Let Me In, Innovation Man: FCC Revisits Experimental Licensing

The FCC has announced new proposals to promote investment and create jobs in wireless broadband. On November 30, the FCC announced at its open meeting that it sought to boost innovation in the telecommunications marketplace and to help restore the country’s prominence in research and development through two new proceedings.

In the first proceeding, citing past achievements such as Wi-Fi and PCS that grew out of experimental licensing, the FCC is proposing to overhaul its experimental licensing rules to streamline the process by which new devices and technologies can move from R&D to deployment. Utilizing a new license called a “program license,” the FCC will establish “innovation zones” -- specifying areas where experiments can be conducted without command and control licensing. The FCC also will make it easier for universities and labs to conduct experiments and will enable health care institutions to obtain program licenses for telemedicine research. The FCC also signaled that it would ease some of the restrictions surrounding market trials to allow consumers to have more access to new products. Interestingly, Commissioner Baker suggested that improved experimental licensing rules could provide some answers to improve spectrum efficiency in the TV bands.

For the second item, the FCC adopted a Notice of Inquiry on “dynamic spectrum access” and “opportunistic” uses of spectrum to promote more efficient spectrum use. “Dynamic” access refers to the availability of spectrum in certain locations for brief intervals and whether radio technologies can evolve to take advantage of these dynamic spectrum opportunities and thus promote wireless broadband. The NOI also invites public comment on the benefits of mandating a database model – such as the white space geo-location database – to promote efficiency. The NOI will also look at ways the FCC’s secondary markets rules could be enhanced by allowing opportunistic or “spot” use of spectrum.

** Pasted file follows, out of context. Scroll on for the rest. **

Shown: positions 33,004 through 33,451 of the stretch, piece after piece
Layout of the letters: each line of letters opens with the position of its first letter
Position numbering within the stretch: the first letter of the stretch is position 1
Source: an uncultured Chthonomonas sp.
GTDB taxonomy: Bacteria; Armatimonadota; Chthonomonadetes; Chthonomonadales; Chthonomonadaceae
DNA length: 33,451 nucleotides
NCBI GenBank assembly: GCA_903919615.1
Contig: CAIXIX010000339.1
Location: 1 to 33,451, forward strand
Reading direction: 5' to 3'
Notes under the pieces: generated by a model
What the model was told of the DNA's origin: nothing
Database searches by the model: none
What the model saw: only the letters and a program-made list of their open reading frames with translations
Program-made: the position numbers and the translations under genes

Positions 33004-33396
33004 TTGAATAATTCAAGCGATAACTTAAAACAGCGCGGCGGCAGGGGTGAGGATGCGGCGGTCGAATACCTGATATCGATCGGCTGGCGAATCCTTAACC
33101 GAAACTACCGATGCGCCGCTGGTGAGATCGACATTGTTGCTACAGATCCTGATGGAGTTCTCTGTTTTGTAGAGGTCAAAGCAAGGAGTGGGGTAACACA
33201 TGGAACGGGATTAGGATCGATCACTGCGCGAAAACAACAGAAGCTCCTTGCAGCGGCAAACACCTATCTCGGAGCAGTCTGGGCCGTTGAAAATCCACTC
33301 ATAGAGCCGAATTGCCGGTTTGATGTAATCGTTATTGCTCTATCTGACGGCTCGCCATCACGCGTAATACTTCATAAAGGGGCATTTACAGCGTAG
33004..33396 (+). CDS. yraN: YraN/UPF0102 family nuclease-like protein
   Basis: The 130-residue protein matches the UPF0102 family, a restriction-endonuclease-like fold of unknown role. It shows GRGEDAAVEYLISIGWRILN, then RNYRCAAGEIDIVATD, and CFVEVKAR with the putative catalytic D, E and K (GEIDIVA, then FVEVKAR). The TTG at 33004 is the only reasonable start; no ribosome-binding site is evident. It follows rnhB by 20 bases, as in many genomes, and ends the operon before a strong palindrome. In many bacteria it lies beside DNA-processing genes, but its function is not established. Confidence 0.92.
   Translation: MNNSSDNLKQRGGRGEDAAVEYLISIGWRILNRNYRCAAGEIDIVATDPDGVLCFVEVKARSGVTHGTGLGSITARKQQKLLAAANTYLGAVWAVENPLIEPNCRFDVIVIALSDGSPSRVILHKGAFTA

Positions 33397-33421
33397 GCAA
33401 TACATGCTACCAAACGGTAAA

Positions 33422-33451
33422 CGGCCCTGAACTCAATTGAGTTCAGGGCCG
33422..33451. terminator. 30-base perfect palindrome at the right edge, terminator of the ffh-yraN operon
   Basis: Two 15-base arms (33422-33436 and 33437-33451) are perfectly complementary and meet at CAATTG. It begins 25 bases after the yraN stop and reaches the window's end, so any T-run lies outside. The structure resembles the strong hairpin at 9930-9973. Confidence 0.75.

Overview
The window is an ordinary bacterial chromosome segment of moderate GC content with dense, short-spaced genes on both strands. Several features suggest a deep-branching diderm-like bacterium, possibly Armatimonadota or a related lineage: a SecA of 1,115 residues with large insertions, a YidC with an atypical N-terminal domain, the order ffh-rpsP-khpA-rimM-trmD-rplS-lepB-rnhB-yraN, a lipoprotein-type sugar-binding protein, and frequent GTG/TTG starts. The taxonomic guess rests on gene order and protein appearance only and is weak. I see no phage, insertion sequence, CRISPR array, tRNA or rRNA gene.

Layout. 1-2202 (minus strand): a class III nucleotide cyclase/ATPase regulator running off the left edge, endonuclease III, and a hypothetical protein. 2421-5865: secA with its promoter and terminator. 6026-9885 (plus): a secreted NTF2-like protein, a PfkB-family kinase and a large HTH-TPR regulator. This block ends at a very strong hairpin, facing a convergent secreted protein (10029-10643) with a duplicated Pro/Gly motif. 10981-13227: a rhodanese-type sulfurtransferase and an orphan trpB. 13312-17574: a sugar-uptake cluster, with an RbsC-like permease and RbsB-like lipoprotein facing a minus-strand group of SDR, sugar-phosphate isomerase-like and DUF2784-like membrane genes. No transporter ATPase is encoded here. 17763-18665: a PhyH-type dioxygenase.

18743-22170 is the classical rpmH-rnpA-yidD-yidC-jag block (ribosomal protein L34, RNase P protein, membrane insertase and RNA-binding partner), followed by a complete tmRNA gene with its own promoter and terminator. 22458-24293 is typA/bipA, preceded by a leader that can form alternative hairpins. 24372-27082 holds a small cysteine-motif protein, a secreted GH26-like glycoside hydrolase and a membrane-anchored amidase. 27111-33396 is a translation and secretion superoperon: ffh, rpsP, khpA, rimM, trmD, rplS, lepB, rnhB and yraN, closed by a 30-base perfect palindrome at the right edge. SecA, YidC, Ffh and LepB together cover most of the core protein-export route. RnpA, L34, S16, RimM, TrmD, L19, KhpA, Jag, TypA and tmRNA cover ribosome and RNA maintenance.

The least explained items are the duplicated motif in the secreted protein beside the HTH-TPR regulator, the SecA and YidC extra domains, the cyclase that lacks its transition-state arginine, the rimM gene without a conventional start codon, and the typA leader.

Taken together, these items demonstrate the FCC’s ongoing push to increase broadband opportunities and to boost availability and efficient use of spectrum resources. These proceedings may offer new opportunities particularly for colleges and universities to move the state of the art forward.


Comments (1)

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Jeff Tebo - January 13, 2011 6:11 PM

Thanks for talking at lunch today. Thank you also for your presentation and your efforts on our behalf.